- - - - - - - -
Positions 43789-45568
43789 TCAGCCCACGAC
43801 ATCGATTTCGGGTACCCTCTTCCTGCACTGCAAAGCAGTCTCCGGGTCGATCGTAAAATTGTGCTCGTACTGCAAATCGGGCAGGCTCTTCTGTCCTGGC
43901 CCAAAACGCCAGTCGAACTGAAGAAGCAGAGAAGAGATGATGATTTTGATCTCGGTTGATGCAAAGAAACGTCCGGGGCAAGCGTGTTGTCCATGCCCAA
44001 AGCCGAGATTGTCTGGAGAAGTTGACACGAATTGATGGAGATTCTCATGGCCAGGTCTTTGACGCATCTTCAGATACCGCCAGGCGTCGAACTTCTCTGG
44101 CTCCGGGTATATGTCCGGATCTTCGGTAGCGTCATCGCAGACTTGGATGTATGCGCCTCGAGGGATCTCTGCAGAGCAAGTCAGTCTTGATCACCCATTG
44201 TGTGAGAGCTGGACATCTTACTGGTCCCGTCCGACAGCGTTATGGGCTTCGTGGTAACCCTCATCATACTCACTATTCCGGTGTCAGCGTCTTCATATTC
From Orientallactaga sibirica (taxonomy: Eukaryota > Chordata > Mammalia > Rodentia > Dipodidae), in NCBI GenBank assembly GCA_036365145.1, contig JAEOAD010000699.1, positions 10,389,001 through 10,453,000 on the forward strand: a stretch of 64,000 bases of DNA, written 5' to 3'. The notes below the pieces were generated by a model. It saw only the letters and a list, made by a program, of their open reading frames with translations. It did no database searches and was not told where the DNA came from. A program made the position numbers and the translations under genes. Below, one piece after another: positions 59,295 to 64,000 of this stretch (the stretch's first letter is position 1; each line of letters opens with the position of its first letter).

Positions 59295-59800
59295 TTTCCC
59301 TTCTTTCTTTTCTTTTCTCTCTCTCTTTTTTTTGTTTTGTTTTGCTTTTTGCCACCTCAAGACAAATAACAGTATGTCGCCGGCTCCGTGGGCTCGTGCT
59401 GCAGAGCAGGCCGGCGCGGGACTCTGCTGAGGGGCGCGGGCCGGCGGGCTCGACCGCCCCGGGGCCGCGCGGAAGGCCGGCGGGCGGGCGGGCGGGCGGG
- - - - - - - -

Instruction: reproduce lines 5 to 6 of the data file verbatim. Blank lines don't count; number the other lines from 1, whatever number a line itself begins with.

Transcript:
44001 AGCCGAGATTGTCTGGAGAAGTTGACACGAATTGATGGAGATTCTCATGGCCAGGTCTTTGACGCATCTTCAGATACCGCCAGGCGTCGAACTTCTCTGG
44101 CTCCGGGTATATGTCCGGATCTTCGGTAGCGTCATCGCAGACTTGGATGTATGCGCCTCGAGGGATCTCTGCAGAGCAAGTCAGTCTTGATCACCCATTG